Homeowners who've fallen behind on their mortgage payments and are in foreclosure have the legal right to remain in their home until the process has been completed. If a home is vacant, the loan owner (the "bank") can go in and secure the home. But sometimes a bank—or its agent—prematurely locks the homeowners out of their own homes, illegally removes personal property, and damages the home itself in the process.
Read on to learn more about your right to occupy your home during foreclosure, when a bank may take steps to secure the property after you fall behind in payments, and what to do to make sure the bank does not treat your home like it is vacant when it isn't.
Homeowners have the right to remain in the home during the foreclosure process and can only be evicted after the foreclosure is concluded. (To learn more about when you need to move out in a foreclosure, see When Do You Have to Leave Your Home When It's in Foreclosure?)
State law sets specific procedures for foreclosures and evictions after foreclosure.
While you have the right to occupy the home during foreclosure, if you abandon the property, most mortgages (and deeds of trust) give the bank the right to do whatever is reasonable or appropriate to protect its interest in the property.
Generally, a bank may do the following things to secure the property if the property is vacant:
Generally, the task of securing the property falls on the servicer, which typically farms out these services (called "field services") to property management firms, which are called "field service companies" or "property preservation companies."
Field service companies enter into contracts with banks and servicers to either:
This means that subcontractors often determine the occupancy of homes and take responsibility for preserving them until the homes can be resold after the foreclosure.
Once you become delinquent on your mortgage, the field service company or its subcontractor will inspect the property to determine its occupancy status. If the inspector deems the home vacant or insecure (which the inspector might determine after just one drive-by visit and without making any effort to contact the potential occupants), the company will take steps to secure the property.
Unfortunately, a field service company or its subcontractors might inaccurately designate a property as vacant. When this happens, the company will likely change the locks and remove the occupant’s personal property—like computers, family photographs, and furniture—even though the house is legally occupied. The occupant might not be able to get back into the home for days, and might never have the personal items returned.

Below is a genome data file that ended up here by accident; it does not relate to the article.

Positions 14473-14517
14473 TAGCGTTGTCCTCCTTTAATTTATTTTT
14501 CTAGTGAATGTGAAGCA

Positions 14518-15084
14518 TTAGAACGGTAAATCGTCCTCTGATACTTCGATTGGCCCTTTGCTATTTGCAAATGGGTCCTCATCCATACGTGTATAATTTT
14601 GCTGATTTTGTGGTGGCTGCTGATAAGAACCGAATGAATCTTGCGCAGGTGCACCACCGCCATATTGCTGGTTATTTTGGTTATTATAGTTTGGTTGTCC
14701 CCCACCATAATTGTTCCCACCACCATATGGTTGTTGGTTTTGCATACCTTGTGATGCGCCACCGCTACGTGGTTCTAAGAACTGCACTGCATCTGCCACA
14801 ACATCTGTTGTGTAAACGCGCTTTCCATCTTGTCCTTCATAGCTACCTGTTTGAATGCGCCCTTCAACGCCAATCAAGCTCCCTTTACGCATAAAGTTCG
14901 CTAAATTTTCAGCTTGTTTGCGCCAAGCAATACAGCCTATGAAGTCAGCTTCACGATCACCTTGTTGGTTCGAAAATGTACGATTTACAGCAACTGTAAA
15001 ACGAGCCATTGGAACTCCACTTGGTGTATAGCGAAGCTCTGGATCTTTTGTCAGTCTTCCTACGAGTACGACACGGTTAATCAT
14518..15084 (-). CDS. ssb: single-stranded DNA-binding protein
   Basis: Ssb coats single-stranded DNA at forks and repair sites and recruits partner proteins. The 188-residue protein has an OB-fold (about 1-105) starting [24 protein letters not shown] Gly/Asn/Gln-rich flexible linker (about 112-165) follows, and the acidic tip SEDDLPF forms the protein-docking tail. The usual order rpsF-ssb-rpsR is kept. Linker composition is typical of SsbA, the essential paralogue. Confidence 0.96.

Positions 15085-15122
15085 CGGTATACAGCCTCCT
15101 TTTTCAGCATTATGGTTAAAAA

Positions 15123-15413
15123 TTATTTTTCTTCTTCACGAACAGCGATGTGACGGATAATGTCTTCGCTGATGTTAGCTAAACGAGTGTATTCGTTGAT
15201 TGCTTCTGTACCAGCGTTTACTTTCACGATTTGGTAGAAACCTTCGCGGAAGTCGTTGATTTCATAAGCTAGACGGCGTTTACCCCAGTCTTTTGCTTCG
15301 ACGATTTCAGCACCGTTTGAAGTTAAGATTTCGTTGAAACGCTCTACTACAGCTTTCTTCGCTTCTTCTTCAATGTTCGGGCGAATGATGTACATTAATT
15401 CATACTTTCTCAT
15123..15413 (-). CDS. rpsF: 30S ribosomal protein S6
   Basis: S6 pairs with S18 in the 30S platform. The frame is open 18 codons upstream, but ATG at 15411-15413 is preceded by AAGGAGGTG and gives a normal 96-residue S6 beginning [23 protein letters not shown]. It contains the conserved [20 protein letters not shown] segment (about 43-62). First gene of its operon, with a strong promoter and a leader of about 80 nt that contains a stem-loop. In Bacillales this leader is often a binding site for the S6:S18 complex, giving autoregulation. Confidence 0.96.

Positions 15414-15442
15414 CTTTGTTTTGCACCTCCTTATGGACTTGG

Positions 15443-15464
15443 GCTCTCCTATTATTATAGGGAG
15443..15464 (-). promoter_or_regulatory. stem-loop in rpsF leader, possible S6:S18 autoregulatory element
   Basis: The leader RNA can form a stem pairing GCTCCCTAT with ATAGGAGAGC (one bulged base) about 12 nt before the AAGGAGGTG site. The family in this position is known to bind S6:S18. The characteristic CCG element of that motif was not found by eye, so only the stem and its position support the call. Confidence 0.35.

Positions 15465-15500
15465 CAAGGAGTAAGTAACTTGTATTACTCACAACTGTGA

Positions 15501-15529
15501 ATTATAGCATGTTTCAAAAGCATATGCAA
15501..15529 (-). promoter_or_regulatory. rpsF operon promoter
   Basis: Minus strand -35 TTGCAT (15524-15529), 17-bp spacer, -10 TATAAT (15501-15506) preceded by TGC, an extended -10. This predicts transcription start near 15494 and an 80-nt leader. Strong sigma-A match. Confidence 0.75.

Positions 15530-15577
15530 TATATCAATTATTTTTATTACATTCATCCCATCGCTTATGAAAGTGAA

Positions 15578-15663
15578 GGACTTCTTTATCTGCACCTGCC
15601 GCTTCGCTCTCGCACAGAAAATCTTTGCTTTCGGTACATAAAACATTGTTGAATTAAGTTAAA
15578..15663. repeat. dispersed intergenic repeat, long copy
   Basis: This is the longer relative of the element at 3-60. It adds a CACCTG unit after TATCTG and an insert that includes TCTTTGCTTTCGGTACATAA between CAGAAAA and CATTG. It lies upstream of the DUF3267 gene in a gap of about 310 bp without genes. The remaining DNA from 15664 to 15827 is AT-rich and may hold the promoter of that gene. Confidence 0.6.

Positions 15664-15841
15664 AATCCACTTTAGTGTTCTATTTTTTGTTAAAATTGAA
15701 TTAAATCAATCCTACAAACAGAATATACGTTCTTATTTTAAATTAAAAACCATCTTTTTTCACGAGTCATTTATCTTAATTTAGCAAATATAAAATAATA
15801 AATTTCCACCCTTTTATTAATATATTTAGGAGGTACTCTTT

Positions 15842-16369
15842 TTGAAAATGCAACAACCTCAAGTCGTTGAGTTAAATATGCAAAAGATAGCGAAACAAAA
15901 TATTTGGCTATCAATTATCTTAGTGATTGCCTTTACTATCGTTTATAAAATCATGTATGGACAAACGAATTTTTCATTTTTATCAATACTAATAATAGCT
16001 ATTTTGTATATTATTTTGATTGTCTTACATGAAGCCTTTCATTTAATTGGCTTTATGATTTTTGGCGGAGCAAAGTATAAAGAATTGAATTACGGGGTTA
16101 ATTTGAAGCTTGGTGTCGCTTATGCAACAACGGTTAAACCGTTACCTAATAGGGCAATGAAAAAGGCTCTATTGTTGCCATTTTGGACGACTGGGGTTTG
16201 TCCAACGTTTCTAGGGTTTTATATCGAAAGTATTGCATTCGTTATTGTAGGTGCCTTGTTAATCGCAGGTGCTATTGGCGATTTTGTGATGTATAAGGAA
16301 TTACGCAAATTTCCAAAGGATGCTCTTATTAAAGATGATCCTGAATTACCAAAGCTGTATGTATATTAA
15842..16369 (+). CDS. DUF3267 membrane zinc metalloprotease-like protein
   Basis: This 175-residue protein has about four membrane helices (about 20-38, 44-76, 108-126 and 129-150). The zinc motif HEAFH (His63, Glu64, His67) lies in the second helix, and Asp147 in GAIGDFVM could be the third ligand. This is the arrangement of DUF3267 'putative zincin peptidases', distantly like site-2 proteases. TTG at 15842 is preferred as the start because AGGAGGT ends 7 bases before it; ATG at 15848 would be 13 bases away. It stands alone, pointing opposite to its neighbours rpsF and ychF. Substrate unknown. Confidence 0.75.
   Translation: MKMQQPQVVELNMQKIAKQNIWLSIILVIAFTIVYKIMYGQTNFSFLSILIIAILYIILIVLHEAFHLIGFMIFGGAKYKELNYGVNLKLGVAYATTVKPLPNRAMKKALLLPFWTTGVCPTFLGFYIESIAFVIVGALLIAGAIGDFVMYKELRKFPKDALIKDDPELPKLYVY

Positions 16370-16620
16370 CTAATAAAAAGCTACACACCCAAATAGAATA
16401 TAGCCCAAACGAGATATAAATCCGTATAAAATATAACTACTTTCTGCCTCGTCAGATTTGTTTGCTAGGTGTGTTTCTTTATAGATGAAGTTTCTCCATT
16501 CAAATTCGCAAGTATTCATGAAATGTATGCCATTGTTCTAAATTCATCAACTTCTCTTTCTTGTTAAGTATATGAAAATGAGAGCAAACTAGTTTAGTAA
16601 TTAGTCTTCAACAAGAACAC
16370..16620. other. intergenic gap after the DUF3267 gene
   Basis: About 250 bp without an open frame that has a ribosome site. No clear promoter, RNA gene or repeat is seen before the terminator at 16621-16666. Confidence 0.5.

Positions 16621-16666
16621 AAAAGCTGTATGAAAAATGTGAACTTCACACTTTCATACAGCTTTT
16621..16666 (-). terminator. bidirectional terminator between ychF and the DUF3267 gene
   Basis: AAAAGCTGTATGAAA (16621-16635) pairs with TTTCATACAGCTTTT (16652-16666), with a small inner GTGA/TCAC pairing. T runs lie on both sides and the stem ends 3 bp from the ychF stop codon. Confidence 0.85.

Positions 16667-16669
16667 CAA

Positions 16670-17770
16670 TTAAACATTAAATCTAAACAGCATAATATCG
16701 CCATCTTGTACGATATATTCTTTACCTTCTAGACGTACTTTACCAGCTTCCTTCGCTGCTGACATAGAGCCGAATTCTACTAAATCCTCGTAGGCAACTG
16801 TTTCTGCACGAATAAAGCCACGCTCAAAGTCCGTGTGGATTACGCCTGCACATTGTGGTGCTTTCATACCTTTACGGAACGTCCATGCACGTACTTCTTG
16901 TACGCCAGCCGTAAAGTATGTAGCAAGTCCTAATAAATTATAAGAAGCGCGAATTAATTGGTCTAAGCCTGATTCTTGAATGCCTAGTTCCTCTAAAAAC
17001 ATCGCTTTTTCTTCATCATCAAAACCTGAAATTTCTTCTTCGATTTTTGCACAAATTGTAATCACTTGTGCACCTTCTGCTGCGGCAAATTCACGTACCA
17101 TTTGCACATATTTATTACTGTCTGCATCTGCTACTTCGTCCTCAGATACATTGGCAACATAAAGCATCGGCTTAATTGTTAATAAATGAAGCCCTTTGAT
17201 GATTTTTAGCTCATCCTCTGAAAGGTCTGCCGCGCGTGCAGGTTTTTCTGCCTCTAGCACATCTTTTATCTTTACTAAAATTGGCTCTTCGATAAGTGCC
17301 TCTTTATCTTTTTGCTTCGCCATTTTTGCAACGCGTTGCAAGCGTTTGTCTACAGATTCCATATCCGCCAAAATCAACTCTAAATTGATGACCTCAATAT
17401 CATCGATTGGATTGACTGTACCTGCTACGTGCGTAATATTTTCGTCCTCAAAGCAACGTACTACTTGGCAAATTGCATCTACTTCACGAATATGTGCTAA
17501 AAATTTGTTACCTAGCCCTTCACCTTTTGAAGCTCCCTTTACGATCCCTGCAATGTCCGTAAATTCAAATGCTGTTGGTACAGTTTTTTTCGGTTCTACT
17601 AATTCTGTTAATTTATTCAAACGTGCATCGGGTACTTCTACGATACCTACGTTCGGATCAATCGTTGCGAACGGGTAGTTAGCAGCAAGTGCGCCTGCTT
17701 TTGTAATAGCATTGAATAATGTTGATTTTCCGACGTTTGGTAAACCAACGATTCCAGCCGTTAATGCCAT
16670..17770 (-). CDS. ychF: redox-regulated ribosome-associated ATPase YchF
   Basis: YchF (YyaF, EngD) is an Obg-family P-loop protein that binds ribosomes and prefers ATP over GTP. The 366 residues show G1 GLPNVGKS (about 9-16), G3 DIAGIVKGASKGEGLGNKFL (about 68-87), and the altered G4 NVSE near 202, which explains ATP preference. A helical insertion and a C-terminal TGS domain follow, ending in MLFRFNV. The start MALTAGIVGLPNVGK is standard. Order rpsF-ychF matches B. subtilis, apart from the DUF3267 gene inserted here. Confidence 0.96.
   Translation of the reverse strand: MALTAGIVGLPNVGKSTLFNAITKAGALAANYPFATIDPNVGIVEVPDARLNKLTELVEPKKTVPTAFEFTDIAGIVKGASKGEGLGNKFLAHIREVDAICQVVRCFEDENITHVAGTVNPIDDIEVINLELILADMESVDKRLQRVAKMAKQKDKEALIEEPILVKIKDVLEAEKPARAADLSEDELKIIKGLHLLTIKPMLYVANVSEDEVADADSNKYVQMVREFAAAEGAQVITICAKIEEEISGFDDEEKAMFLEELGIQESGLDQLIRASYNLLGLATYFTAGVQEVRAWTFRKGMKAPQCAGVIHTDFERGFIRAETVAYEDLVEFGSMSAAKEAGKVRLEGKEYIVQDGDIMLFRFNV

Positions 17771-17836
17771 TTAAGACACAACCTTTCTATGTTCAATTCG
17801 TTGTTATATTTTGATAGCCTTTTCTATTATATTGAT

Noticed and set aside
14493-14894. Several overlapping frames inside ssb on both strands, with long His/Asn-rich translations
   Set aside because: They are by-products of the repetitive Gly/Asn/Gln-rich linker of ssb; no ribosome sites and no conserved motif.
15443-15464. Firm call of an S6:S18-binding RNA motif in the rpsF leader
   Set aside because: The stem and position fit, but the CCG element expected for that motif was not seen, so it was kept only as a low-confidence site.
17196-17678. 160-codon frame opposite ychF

Certain field service companies routinely ignore the rights of occupants in the course of securing a home. But some states (and homeowners) are starting to step up to protect the rights of homeowners.
The Attorney General of Illinois filed a lawsuit accusing the largest company in the industry, Safeguard, of illegally breaking into occupied homes, locking the occupants out of the home, removing personal property, and shutting off utilities to the home, often when there was clear evidence that the property was occupied. Safeguard also misrepresented to homeowners that they were no longer allowed to live in their homes and refused to allow them to re-enter the property when, in fact, the occupants were entitled to stay until the foreclosure was completed.
Also, Maine has a law that cracks down on property preservation companies. Under Maine’s law, property preservation providers are prohibited from breaching the peace while going about their work. It also requires them to:
You can take certain steps to ensure that your bank or servicer (or the field services company that it hires) doesn’t treat your occupied home as vacant.
If you're behind in payments, your servicer will probably call you to discuss the delinquency. When you talk to the servicer, let them know you're still occupying the property. All loan servicers keep communication logs that make a note of each time you call, along with information about the conversation. While the communication logs typically are not especially detailed, if later on there is a dispute about occupancy, there should be a note in the servicer’s records that you verified that you're still living in the property.
If the servicer, or a field service company on the servicer's behalf, takes any steps based on an assessment that the property is empty (like illegally entering the property and taking your personal property), send a letter to the bank or servicer informing it in writing that you are still occupying the property and detailing the unlawful actions. Send the letter by certified mail, return receipt requested, so you can prove that you sent it and that the bank or servicer received it.
The field service company might post a notice that it has deemed your property vacant before locking you out or taking other actions. Be sure to call the company and let it know that you're still living in the property. It is also a good idea to send a letter—again, via certified mail, return receipt requested—to prove that you've notified the company of your occupancy.
If you're facing a foreclosure and have been wrongfully locked out of your home, your personal property has been illegally taken, or your rights otherwise violated in the foreclosure process, consider talking to a qualified attorney who can advise you about potentially filing a lawsuit, as well as other options for your particular situation.